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Basics on Hertz and Low-Frequency Sirens

Basics on Hertz and Low-Frequency Sirens

For emergency responders in a variety of fields, sirens and siren speakers are a vital part of being able to make a presence known. Noise is a big part of alerting other drivers on the road to the presence of these vehicles to keep things safe and orderly.

At LedEquipped, we have a variety of siren and speaker options available. One such option is the low-frequency siren – let’s go over what this does, how it’s different from a standard siren, and when it might be best for you.

Hertz and Wats

The biggest difference between low-frequency sirens and normal ones is a difference in hertz, which are part of how humans hear. Humans can hear sounds from 20 hertz right on up to about 20,000 hertz, with our optimal range of hearing located right around 1,000 to 5,000 Hertz.

For comparison’s sake, a dog can hear up to about 50,000 hertz – roughly two-and-a-half times the range for humans. Many animals have wider ranges here.

Standard Siren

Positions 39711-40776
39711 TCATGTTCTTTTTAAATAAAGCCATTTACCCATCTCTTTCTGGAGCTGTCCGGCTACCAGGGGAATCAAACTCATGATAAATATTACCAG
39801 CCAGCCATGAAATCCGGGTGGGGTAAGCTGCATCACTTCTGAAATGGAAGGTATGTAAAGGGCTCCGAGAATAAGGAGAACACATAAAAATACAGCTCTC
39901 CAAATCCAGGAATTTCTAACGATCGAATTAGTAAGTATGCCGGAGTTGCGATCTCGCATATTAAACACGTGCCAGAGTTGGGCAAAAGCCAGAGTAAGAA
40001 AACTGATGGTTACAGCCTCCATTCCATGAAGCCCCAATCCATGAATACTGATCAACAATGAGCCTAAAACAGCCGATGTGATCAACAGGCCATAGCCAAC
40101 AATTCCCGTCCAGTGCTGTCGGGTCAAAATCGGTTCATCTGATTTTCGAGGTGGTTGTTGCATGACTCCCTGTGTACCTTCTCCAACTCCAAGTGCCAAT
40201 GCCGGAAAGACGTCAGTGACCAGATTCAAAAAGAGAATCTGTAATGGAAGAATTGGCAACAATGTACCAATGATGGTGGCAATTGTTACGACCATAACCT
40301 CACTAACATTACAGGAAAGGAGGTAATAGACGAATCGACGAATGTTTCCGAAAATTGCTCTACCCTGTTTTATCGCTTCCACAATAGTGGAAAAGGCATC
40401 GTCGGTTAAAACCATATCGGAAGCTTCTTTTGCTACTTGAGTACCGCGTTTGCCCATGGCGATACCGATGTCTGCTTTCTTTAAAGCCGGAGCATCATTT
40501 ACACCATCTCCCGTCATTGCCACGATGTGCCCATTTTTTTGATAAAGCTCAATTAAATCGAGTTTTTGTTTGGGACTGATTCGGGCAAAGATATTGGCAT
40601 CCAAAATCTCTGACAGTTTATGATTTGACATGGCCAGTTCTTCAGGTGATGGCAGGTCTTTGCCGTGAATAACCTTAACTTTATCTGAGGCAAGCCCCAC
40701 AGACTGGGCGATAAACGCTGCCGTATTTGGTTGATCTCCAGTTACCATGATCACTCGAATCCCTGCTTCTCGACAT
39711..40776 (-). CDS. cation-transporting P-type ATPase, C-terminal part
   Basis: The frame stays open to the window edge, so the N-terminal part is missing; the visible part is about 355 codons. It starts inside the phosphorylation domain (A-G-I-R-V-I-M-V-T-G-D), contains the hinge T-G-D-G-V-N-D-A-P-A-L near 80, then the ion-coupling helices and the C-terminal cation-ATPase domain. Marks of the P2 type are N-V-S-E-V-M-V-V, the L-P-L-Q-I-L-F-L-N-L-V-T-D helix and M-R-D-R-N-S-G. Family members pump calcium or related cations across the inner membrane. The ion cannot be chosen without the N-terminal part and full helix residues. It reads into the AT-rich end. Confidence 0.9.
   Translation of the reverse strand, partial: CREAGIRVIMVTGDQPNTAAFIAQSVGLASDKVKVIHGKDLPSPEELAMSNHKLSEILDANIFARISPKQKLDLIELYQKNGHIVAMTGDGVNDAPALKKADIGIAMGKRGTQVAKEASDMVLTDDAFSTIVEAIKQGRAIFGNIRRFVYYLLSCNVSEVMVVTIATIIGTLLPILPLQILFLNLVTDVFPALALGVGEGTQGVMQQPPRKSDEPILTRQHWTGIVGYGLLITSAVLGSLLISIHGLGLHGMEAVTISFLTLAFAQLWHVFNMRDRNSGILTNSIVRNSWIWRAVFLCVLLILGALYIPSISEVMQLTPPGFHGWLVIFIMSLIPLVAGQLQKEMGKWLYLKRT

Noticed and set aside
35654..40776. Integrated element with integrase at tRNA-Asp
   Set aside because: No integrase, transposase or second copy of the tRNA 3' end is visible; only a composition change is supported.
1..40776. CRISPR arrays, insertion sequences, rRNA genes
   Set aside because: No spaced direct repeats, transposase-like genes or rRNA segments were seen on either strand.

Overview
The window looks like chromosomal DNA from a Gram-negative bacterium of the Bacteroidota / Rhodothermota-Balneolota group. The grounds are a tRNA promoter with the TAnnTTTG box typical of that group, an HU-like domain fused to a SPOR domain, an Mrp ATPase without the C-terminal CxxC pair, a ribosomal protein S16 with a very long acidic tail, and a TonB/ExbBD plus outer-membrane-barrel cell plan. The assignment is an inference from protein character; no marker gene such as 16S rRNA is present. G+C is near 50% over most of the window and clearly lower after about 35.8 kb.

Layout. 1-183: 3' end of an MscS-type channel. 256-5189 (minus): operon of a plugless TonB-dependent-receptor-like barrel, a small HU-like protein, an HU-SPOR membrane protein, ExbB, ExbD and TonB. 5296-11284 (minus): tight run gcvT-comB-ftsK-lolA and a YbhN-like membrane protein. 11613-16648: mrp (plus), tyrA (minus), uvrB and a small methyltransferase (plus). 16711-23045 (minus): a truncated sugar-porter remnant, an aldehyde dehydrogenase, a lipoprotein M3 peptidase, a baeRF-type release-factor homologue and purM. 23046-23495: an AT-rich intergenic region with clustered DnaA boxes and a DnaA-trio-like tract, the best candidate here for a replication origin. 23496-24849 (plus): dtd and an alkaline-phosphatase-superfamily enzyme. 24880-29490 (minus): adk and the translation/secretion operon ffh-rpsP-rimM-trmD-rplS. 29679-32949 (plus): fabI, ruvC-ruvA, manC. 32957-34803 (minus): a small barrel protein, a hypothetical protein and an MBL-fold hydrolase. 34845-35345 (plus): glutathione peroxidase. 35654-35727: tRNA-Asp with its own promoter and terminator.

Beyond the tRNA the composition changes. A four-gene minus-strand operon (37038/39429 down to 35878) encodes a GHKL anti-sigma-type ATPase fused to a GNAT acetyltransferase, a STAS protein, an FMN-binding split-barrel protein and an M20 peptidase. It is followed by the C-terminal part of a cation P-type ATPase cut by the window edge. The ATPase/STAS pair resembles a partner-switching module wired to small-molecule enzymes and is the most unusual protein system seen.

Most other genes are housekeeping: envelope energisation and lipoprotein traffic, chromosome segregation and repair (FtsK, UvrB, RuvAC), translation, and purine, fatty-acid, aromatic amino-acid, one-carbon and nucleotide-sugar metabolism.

In a standard 100 watt siren, the amount of noise generally put out will be about 1,000 hertz – basically, right at the beginning of our hearing range. This is why police and firefighter sirens tend to be audible and loud from a variety of areas.

Low-Frequency Sirens

Low-frequency sirens, on the other hand, average about half a hertz or less from a standard model. Because 500 hertz is just below our best hearing range, this causes low-frequency sirens to usually be “felt” more than heard. These sirens will shake vehicles around you as an additional notification – for this reason, they’re often used in coordination with a more traditional siren that provides normal noise levels, to provide a good combination.

For more on hertz and low-frequency sirens, or to learn about our emergency vehicle lights or any of our other products, speak to the pros at LedEquipped today.

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